Mimi

ananda's picture
ananda

 Hi Mimi,


Yes you would undoubtedly get more water in to a wholewheat croissant dough.   If the flour is good enough, then 72% is perfectly possible.   For wholewheat I always do autolyse to ensure maximum hydration.   A sweetener may gain you a bit more water, although a honey, or syrup probably not.   My formula is sugar-free.


That's not what got me worried.   I can't imagine relishing working with croissant dough which needs "pouring" from a mixing bowl.   I don't think this will help the original poster very much.


But you don't offer any hydration, or mixing info such as times and temps, so I can't form a fully-informed impression.   Based on my own experience, I'll still have to differ and disagree with this concept; sorry!


Best wishes


Andy


 

mcs's picture
mcs

...is the first step listed in Andy's link above "Key Principles of successful laminated dough:."  I'm paraphrasing:  Don't overmix the dough on the initial mix.  When I mix my croissant dough I'm not looking for gluten development as a bench mark like I would in regular bread dough.  I mix the ingredients until I'm absolutely sure the ingredients are combined- no dry clumps anywhere.


So what this means in practical terms is if I'm mixing a large batch in a 60 quart Hobart,  I mix for 3-4 minutes on speed 1 (Hobart), stop the mixer, take off the hook, then manually reach in and flip the dough over in the bowl to bring all of the bottom to the top.  Then I hold the dough to the side of the hook, raise the bowl back up, then mix again for 1 minute on speed 1.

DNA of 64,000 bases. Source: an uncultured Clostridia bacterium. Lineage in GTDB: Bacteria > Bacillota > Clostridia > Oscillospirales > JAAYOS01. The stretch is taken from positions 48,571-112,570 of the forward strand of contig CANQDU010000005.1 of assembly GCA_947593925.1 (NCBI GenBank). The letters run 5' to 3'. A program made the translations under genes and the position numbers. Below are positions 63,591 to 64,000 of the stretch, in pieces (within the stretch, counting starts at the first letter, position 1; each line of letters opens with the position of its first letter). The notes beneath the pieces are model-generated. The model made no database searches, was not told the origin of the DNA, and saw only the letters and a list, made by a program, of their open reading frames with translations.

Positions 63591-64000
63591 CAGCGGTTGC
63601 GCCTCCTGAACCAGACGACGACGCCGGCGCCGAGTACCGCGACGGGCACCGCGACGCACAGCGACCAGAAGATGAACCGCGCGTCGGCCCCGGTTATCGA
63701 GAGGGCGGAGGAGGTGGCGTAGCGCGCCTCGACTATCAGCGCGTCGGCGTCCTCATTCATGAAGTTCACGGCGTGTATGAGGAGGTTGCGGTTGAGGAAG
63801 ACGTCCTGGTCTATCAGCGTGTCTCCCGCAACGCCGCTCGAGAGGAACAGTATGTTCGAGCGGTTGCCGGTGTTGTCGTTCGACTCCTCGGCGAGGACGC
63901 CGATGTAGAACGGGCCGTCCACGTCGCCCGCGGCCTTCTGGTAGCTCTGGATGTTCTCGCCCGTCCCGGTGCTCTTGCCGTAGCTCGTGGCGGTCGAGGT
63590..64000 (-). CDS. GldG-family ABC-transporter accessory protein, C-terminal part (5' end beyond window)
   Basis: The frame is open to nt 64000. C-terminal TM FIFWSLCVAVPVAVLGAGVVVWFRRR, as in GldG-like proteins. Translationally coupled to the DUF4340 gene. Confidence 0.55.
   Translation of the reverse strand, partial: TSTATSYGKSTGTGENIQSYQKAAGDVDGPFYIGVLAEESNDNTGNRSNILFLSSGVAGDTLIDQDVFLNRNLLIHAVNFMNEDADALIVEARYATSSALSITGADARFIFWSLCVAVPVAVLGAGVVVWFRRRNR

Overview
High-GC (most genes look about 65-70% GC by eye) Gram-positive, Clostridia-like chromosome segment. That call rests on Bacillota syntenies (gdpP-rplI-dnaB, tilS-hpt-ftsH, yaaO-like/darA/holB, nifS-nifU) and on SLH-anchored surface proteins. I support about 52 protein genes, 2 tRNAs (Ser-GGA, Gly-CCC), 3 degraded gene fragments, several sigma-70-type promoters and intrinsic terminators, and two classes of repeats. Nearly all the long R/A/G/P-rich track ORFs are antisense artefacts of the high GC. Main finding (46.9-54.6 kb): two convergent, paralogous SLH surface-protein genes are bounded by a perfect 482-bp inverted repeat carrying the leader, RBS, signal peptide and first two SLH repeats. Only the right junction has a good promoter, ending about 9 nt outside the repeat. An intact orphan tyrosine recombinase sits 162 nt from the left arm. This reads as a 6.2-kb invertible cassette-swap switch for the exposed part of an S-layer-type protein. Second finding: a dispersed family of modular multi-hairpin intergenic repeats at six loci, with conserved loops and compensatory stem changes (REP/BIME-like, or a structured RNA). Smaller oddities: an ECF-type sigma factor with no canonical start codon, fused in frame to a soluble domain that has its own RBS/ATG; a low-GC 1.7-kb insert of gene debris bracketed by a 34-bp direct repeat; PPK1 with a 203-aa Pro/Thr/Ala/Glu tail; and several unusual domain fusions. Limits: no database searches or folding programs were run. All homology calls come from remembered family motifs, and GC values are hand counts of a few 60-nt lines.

Of course it's critical in each step of the process to not over-flour or overwork your dough, but if it's overworked in step #1, it's difficult to subsequently relax the dough.


-Mark


http://TheBackHomeBakery.com

spikeyspicediva's picture
spikeyspicediva

Thank you for your time and suggestions.  I am going to try letting it rest between folds a little longer.  I hope this works!


blt

carltonb's picture
carltonb

For all you croissant lovers see what my friend did here locally to get a great croissant


http://www.azcentral.com/arizonarepublic/arizonaliving/articles/2010/05/23/20100523croissant0523.html


Carlton Brooks CEPC, CCE, ACE


Mesa, AZ

Royall Clark's picture
Royall Clark

Thanks for posting such a fun read!!

dghdctr's picture
dghdctr

The dough has a natural tendency to retract after you extend it (roll it out).  Next time, roll it out, then let the sheet relax 5 minutes or so, covered, before cutting.


You also might try loosening the sheet from the bench to allow the dough to relax just before cutting, as any tension there will cause the triangles to shrink in dimension anyway.


Dan DiMuzio